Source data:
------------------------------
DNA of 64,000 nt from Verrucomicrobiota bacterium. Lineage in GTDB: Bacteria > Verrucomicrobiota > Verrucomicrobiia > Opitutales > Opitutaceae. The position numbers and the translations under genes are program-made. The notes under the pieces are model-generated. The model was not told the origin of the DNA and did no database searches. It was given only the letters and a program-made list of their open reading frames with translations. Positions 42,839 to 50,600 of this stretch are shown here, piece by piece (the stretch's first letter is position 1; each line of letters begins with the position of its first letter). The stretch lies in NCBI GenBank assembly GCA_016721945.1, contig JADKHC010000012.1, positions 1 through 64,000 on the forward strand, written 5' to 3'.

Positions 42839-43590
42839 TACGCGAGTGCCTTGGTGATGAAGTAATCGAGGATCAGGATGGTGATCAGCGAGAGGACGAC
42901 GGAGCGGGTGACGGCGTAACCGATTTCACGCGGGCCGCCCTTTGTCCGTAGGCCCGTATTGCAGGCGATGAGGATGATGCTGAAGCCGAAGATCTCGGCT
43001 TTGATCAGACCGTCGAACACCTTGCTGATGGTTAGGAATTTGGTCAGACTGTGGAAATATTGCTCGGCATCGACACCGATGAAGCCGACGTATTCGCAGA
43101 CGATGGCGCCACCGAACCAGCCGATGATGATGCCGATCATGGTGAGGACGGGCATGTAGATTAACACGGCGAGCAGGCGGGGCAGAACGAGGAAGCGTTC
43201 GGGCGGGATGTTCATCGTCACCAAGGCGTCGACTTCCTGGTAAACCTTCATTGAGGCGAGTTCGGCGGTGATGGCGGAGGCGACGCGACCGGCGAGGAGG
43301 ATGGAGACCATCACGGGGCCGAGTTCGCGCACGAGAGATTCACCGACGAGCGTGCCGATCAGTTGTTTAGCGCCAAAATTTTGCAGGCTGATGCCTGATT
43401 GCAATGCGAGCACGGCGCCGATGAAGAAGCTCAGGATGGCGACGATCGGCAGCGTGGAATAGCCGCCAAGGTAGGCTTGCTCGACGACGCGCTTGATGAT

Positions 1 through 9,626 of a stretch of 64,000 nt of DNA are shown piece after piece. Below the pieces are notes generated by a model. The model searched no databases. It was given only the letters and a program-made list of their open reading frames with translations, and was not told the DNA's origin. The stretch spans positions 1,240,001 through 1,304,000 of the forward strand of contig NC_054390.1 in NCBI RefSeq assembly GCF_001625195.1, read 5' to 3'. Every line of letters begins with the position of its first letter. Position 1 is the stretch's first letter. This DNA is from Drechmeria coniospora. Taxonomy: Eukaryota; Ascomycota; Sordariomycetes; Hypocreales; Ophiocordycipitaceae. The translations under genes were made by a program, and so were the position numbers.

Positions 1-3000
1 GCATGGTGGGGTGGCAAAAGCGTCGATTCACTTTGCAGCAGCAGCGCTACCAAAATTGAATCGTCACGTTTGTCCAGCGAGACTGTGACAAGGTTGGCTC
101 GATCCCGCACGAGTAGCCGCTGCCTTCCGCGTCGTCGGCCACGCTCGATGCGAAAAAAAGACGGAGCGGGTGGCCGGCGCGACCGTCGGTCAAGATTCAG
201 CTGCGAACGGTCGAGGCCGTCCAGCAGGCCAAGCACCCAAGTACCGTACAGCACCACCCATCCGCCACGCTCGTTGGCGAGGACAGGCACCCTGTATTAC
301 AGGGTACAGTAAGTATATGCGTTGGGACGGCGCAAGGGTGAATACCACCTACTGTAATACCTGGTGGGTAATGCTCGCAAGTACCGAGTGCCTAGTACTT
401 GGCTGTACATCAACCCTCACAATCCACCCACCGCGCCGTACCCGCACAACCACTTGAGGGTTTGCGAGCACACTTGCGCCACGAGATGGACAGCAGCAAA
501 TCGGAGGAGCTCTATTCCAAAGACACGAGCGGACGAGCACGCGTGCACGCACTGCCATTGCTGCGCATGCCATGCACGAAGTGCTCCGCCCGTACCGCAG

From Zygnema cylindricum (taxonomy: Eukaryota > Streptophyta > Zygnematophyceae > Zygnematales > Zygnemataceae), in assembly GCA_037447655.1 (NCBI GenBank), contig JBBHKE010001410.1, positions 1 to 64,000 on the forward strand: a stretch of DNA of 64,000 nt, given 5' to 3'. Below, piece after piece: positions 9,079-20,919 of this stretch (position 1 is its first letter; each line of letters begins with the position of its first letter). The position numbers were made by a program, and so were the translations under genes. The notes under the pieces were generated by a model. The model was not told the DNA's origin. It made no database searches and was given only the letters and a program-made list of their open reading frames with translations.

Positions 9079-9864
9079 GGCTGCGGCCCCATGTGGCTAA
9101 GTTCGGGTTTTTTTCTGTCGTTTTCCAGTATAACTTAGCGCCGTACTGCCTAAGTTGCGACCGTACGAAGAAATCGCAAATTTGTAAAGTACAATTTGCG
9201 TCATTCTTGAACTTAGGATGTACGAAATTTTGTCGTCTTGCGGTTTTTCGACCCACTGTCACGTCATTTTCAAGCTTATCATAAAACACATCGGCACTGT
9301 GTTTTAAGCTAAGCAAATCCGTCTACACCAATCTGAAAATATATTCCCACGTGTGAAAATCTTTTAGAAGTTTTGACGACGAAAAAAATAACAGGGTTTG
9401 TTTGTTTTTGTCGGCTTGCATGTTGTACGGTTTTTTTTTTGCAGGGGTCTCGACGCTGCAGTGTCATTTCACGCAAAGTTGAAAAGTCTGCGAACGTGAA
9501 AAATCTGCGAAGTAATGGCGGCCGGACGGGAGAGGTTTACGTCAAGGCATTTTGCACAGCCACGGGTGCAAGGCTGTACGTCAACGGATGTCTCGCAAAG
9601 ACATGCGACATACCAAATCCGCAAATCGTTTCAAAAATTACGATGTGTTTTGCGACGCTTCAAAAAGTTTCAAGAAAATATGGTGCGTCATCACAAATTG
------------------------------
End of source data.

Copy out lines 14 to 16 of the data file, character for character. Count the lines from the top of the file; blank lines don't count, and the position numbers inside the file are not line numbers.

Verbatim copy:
201 CTGCGAACGGTCGAGGCCGTCCAGCAGGCCAAGCACCCAAGTACCGTACAGCACCACCCATCCGCCACGCTCGTTGGCGAGGACAGGCACCCTGTATTAC
301 AGGGTACAGTAAGTATATGCGTTGGGACGGCGCAAGGGTGAATACCACCTACTGTAATACCTGGTGGGTAATGCTCGCAAGTACCGAGTGCCTAGTACTT
401 GGCTGTACATCAACCCTCACAATCCACCCACCGCGCCGTACCCGCACAACCACTTGAGGGTTTGCGAGCACACTTGCGCCACGAGATGGACAGCAGCAAA